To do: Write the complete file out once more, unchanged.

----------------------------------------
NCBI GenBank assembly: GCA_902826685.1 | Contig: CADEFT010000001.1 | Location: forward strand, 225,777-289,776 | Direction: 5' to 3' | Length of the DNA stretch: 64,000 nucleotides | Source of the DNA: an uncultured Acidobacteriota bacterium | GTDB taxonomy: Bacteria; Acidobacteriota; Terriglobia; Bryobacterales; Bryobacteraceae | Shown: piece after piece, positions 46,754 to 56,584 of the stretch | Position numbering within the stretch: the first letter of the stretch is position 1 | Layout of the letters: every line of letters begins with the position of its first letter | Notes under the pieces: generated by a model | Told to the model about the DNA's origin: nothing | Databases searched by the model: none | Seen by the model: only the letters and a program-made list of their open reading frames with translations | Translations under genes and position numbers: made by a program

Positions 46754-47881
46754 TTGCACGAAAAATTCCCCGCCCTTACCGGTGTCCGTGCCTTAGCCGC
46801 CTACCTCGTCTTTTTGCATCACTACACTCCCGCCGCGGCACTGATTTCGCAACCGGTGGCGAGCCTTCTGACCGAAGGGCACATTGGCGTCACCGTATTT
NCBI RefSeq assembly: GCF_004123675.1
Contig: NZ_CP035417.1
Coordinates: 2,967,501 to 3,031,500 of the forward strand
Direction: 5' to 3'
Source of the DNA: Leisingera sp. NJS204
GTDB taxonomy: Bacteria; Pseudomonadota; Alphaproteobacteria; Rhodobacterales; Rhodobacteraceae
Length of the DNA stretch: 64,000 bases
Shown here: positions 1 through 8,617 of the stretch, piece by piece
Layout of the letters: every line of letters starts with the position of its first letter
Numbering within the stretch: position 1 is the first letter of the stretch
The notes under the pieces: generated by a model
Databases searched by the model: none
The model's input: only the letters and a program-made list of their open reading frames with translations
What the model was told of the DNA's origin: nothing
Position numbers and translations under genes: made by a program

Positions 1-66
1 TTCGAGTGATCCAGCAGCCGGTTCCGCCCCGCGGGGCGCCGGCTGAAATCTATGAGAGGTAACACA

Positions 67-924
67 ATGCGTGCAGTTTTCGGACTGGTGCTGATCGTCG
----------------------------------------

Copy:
NCBI GenBank assembly: GCA_902826685.1 | Contig: CADEFT010000001.1 | Location: forward strand, 225,777-289,776 | Direction: 5' to 3' | Length of the DNA stretch: 64,000 nucleotides | Source of the DNA: an uncultured Acidobacteriota bacterium | GTDB taxonomy: Bacteria; Acidobacteriota; Terriglobia; Bryobacterales; Bryobacteraceae | Shown: piece after piece, positions 46,754 to 56,584 of the stretch | Position numbering within the stretch: the first letter of the stretch is position 1 | Layout of the letters: every line of letters begins with the position of its first letter | Notes under the pieces: generated by a model | Told to the model about the DNA's origin: nothing | Databases searched by the model: none | Seen by the model: only the letters and a program-made list of their open reading frames with translations | Translations under genes and position numbers: made by a program

Positions 46754-47881
46754 TTGCACGAAAAATTCCCCGCCCTTACCGGTGTCCGTGCCTTAGCCGC
46801 CTACCTCGTCTTTTTGCATCACTACACTCCCGCCGCGGCACTGATTTCGCAACCGGTGGCGAGCCTTCTGACCGAAGGGCACATTGGCGTCACCGTATTT
NCBI RefSeq assembly: GCF_004123675.1
Contig: NZ_CP035417.1
Coordinates: 2,967,501 to 3,031,500 of the forward strand
Direction: 5' to 3'
Source of the DNA: Leisingera sp. NJS204
GTDB taxonomy: Bacteria; Pseudomonadota; Alphaproteobacteria; Rhodobacterales; Rhodobacteraceae
Length of the DNA stretch: 64,000 bases
Shown here: positions 1 through 8,617 of the stretch, piece by piece
Layout of the letters: every line of letters starts with the position of its first letter
Numbering within the stretch: position 1 is the first letter of the stretch
The notes under the pieces: generated by a model
Databases searched by the model: none
The model's input: only the letters and a program-made list of their open reading frames with translations
What the model was told of the DNA's origin: nothing
Position numbers and translations under genes: made by a program

Positions 1-66
1 TTCGAGTGATCCAGCAGCCGGTTCCGCCCCGCGGGGCGCCGGCTGAAATCTATGAGAGGTAACACA

Positions 67-924
67 ATGCGTGCAGTTTTCGGACTGGTGCTGATCGTCG